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Evidence of cross-reactive immunity to 2009 pandemic influenza A virus in workers seropositive to swine H1N1 influenza viruses circulating in Italy.

De Marco MA, Porru S, Cordioli P, Cesana BM, Moreno A, Calzoletti L, Bonfanti L, Boni A, Di Carlo AS, Arici C, Carta A, Castrucci MR, Donatelli I, Tomao P, Peri VM, Di Trani L, Vonesch N - PLoS ONE (2013)

Bottom Line: In both pre-pandemic and post-pandemic peak subperiods, SWs showed significantly higher swH1N1 seroprevalences when compared with Cs (52.4% vs. 4.7% and 59% vs. 9.7%, respectively).Comparable HI results were obtained against H1N1pdm antigen (58.3% vs. 7.7% and 59% vs. 31.7%, respectively).A significant increase of H1N1pdm seroprevalences occurred in the post-pandemic peak subperiod in the Cs (p<0.001) whereas SWs showed no differences between the two subperiods, suggesting a possible occurrence of cross-protective immunity related to previous swH1N1 infections.

View Article: PubMed Central - PubMed

Affiliation: Department of Infectious, Parasitic and Immune-Mediated Diseases, Istituto Superiore di Sanità, Rome, Italy. mariaalessandra.demarco@iss.it

ABSTRACT

Background: Pigs play a key epidemiologic role in the ecology of influenza A viruses (IAVs) emerging from animal hosts and transmitted to humans. Between 2008 and 2010, we investigated the health risk of occupational exposure to swine influenza viruses (SIVs) in Italy, during the emergence and spread of the 2009 H1N1 pandemic (H1N1pdm) virus.

Methodology/principal findings: Serum samples from 123 swine workers (SWs) and 379 control subjects (Cs), not exposed to pig herds, were tested by haemagglutination inhibition (HI) assay against selected SIVs belonging to H1N1 (swH1N1), H1N2 (swH1N2) and H3N2 (swH3N2) subtypes circulating in the study area. Potential cross-reactivity between swine and human IAVs was evaluated by testing sera against recent, pandemic and seasonal, human influenza viruses (H1N1 and H3N2 antigenic subtypes). Samples tested against swH1N1 and H1N1pdm viruses were categorized into sera collected before (n. 84 SWs; n. 234 Cs) and after (n. 39 SWs; n. 145 Cs) the pandemic peak. HI-antibody titers ≥10 were considered positive. In both pre-pandemic and post-pandemic peak subperiods, SWs showed significantly higher swH1N1 seroprevalences when compared with Cs (52.4% vs. 4.7% and 59% vs. 9.7%, respectively). Comparable HI results were obtained against H1N1pdm antigen (58.3% vs. 7.7% and 59% vs. 31.7%, respectively). No differences were found between HI seroreactivity detected in SWs and Cs against swH1N2 (33.3% vs. 40.4%) and swH3N2 (51.2 vs. 55.4%) viruses. These findings indicate the occurrence of swH1N1 transmission from pigs to Italian SWs.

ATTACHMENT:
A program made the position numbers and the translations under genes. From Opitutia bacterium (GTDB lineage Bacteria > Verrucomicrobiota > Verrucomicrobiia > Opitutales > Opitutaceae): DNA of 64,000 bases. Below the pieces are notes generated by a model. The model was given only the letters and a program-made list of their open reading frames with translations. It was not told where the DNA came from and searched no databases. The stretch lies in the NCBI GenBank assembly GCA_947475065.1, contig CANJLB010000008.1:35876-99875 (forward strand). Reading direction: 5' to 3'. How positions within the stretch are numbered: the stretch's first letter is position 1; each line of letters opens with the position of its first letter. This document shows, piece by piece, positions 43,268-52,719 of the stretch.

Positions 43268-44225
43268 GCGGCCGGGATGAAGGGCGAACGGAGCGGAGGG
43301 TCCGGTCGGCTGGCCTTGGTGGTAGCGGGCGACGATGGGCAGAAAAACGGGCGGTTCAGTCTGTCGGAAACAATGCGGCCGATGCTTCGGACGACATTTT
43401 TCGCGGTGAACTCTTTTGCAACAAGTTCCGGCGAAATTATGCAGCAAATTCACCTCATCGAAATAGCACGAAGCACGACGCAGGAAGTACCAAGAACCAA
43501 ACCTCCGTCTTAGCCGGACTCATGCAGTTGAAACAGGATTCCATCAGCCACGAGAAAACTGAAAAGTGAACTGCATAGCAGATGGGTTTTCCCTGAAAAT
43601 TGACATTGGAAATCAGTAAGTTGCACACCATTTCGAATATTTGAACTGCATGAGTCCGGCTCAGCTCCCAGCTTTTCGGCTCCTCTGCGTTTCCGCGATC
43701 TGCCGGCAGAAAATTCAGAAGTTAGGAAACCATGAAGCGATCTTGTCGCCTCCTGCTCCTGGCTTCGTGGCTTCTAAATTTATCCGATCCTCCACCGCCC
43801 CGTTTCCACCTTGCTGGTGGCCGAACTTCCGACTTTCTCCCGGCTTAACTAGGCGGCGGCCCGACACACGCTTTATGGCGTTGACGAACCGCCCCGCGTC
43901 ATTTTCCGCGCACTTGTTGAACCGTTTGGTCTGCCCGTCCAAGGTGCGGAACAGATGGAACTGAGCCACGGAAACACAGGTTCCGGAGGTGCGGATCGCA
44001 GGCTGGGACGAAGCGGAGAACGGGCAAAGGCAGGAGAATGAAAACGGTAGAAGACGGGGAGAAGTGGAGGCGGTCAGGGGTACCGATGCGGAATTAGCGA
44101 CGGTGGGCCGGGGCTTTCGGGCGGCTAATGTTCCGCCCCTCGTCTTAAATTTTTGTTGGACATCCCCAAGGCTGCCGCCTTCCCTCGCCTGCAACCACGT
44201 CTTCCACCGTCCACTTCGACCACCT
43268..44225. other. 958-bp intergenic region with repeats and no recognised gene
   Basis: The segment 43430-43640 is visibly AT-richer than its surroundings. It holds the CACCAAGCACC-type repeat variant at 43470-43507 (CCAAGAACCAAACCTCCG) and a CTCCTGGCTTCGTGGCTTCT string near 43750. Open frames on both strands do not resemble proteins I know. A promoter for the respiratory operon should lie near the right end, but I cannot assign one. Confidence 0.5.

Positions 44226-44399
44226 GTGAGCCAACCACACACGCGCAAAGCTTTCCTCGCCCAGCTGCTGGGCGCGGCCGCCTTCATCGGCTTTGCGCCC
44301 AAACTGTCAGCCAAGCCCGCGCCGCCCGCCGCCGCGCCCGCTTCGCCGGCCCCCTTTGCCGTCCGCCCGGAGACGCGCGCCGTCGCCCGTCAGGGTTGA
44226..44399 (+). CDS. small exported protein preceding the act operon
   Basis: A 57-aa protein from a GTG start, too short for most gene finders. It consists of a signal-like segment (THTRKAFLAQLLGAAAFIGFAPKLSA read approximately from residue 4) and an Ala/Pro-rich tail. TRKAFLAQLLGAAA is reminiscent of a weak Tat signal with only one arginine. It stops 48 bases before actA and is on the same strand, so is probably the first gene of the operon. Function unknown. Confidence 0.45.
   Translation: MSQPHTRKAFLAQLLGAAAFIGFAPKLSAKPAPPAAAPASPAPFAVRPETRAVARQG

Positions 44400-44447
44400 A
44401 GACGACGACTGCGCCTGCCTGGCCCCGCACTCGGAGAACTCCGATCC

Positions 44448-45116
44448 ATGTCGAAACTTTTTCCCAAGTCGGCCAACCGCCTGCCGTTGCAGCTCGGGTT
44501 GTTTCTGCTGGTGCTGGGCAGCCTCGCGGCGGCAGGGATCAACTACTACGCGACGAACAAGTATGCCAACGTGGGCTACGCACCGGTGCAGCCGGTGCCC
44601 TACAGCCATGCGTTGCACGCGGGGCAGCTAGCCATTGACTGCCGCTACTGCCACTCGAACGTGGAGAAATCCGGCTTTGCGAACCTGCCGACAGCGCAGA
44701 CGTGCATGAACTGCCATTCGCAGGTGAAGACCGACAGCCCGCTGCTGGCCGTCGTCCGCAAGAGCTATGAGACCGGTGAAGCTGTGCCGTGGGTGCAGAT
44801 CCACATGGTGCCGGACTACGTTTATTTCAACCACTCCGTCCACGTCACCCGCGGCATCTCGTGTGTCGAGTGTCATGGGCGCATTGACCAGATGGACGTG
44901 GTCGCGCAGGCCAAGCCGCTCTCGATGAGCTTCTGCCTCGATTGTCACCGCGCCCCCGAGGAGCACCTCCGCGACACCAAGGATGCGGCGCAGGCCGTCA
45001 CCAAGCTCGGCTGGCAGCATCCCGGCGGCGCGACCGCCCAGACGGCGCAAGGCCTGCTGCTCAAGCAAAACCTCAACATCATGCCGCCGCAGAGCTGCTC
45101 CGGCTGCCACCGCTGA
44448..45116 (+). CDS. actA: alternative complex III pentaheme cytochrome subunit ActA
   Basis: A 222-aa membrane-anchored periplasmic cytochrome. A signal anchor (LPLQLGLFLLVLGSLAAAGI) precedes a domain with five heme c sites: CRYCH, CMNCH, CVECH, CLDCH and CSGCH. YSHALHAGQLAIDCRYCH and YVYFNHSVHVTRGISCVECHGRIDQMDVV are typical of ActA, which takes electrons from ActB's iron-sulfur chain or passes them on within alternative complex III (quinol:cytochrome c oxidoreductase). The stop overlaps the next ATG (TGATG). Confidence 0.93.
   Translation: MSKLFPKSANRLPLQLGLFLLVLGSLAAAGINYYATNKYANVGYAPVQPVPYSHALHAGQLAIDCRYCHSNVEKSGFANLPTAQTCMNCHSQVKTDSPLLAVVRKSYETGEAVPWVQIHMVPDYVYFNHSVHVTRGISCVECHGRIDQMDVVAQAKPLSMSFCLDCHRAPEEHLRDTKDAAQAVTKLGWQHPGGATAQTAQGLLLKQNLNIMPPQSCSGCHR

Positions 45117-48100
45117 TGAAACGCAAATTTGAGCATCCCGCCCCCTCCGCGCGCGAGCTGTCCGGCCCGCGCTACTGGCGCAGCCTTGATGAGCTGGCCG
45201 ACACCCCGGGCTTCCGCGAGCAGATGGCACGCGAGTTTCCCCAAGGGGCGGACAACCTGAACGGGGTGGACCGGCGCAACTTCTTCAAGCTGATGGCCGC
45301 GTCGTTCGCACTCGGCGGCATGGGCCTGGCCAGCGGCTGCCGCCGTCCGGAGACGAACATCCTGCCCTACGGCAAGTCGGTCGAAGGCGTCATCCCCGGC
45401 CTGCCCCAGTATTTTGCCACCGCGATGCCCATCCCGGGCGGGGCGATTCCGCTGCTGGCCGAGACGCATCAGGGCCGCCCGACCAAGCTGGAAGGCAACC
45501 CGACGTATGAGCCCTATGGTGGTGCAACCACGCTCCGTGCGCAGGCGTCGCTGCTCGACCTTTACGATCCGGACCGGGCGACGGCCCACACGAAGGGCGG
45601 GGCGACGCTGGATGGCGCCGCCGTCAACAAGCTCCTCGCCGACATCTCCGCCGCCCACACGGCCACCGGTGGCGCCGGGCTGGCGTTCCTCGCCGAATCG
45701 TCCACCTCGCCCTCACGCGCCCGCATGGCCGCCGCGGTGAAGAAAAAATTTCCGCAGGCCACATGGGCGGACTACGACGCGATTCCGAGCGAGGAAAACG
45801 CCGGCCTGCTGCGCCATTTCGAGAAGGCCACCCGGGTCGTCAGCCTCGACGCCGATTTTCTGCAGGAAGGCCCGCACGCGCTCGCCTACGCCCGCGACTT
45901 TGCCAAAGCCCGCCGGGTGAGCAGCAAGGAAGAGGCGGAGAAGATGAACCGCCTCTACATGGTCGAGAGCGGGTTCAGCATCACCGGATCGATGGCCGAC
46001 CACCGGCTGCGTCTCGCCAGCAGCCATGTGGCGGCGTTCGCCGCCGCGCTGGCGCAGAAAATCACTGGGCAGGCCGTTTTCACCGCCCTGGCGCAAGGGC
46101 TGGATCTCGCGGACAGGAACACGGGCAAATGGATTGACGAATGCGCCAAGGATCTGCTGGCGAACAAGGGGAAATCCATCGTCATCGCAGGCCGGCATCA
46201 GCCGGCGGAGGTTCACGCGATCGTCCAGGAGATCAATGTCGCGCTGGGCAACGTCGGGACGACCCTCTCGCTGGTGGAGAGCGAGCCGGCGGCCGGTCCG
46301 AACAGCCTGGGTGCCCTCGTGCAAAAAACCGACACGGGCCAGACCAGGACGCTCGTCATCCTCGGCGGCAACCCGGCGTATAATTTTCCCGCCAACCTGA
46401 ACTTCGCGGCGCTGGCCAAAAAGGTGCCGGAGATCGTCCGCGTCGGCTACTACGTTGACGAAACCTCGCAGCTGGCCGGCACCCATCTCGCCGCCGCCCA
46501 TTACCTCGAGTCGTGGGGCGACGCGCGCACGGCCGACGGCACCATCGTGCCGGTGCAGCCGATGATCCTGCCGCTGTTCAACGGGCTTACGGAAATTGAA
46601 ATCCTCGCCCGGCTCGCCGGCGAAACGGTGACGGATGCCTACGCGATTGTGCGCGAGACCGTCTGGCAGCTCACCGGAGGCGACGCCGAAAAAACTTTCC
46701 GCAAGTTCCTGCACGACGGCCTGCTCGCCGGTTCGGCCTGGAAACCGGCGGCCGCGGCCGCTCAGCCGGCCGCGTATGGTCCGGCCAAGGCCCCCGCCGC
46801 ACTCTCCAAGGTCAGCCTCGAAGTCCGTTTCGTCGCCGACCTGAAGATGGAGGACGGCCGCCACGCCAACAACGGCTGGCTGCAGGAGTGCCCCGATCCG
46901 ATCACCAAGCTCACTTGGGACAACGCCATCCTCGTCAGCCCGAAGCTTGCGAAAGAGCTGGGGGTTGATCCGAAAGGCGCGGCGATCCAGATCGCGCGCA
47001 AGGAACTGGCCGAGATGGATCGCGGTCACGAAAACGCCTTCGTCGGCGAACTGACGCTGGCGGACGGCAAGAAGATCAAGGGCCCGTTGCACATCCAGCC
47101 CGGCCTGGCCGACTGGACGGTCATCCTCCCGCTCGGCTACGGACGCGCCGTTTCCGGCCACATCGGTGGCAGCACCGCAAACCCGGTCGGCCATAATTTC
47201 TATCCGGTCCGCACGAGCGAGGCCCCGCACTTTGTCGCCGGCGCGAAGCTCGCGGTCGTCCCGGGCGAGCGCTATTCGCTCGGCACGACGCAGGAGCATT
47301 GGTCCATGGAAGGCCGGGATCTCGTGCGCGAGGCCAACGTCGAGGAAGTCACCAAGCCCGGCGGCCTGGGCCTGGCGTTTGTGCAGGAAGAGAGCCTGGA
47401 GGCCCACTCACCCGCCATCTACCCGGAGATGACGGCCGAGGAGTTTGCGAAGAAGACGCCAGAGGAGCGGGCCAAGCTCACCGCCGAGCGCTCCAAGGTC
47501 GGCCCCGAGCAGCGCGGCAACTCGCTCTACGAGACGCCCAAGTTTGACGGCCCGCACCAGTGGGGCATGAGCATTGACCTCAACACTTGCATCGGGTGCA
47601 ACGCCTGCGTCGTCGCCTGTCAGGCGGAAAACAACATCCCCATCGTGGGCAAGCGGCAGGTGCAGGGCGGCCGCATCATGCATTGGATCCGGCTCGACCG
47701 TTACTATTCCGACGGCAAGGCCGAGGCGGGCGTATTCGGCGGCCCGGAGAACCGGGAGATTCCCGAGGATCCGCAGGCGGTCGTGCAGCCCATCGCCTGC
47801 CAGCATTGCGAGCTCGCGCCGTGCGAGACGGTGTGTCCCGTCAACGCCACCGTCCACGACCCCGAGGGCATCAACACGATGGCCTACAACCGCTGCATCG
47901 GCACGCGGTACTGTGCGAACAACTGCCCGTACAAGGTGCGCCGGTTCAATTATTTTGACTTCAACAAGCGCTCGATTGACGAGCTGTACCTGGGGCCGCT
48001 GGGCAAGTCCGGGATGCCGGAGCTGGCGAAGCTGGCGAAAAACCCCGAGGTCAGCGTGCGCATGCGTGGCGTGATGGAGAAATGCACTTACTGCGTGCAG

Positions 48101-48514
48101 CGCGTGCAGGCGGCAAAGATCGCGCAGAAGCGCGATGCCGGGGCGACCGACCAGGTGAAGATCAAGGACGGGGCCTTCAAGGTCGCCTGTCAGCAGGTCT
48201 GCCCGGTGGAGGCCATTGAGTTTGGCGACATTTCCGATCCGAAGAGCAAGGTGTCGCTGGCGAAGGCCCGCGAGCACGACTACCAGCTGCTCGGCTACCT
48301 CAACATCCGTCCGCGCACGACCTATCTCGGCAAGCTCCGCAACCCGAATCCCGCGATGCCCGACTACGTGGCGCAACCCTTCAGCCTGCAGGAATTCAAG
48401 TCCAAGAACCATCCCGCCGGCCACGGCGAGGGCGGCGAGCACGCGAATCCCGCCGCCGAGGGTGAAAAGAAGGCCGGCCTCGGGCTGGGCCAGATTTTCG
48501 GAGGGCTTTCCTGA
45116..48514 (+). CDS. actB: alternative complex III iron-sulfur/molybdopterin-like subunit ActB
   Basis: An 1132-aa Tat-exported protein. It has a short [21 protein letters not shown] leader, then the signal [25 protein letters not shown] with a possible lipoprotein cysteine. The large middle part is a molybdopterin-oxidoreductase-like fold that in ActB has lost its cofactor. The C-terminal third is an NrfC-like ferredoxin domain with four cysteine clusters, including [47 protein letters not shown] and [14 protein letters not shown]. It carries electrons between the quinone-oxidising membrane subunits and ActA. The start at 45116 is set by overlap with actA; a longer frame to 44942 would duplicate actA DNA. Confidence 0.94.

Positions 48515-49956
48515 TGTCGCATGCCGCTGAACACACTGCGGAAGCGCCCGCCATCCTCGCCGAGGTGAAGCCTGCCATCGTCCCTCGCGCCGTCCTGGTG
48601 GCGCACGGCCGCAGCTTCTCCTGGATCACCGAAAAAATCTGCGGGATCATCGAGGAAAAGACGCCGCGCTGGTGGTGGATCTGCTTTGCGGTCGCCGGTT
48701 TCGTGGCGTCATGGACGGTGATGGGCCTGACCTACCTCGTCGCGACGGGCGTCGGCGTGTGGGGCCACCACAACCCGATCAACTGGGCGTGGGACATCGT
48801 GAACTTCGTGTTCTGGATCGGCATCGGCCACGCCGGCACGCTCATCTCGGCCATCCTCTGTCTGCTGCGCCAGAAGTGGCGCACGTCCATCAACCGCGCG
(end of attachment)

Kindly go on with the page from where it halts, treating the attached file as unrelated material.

Conclusion/significance: A significant increase of H1N1pdm seroprevalences occurred in the post-pandemic peak subperiod in the Cs (p<0.001) whereas SWs showed no differences between the two subperiods, suggesting a possible occurrence of cross-protective immunity related to previous swH1N1 infections. These data underline the importance of risk assessment and occupational health surveillance activities aimed at early detection and control of SIVs with pandemic potential in humans.

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HI antibody reactivity against swH1N1 and H1N1pdm viruses in SWs (Italy, 2008–2010).Serum samples were collected from swine workers (SWs) in the pre-pandemic peak (15 December 2008–1 November 2009) and post-pandemic peak (2 November 2009–3 October 2010) periods and tested by haemagglutination inhibition (HI) assay. Individual HI results referred to the three cutoff levels (≥10, ≥20 and ≥40) chosen for the statistical analysis of data, and ranging from 10 (minimum level of detection) to 40 (protective antibody titer). No significant difference in seroprevalence rate (SPR) was found in SWs sera tested by HI assay against swH1N1 (Figure 1A) and H1N1pdm (Figure 1B) viruses (viruses details and SPRs are shown in Table 5).
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pone-0057576-g001: HI antibody reactivity against swH1N1 and H1N1pdm viruses in SWs (Italy, 2008–2010).Serum samples were collected from swine workers (SWs) in the pre-pandemic peak (15 December 2008–1 November 2009) and post-pandemic peak (2 November 2009–3 October 2010) periods and tested by haemagglutination inhibition (HI) assay. Individual HI results referred to the three cutoff levels (≥10, ≥20 and ≥40) chosen for the statistical analysis of data, and ranging from 10 (minimum level of detection) to 40 (protective antibody titer). No significant difference in seroprevalence rate (SPR) was found in SWs sera tested by HI assay against swH1N1 (Figure 1A) and H1N1pdm (Figure 1B) viruses (viruses details and SPRs are shown in Table 5).

Mentions: Taking into account the conventional 1 November 2009 cutoff date (pre- and post- pandemic peak), seroprevalences to swH1N1 and H1N1pdm viruses were compared, as shown in Table 5, Figures 1 and Figure 2. Binary logistic regression showed higher SPRs in SWs in both pre- and post-pandemic period (Table 5), at all cutoff levels with the exception of cutoff ≥40 for swH1N1 in the post-pandemic period, where very low cell frequency was observed.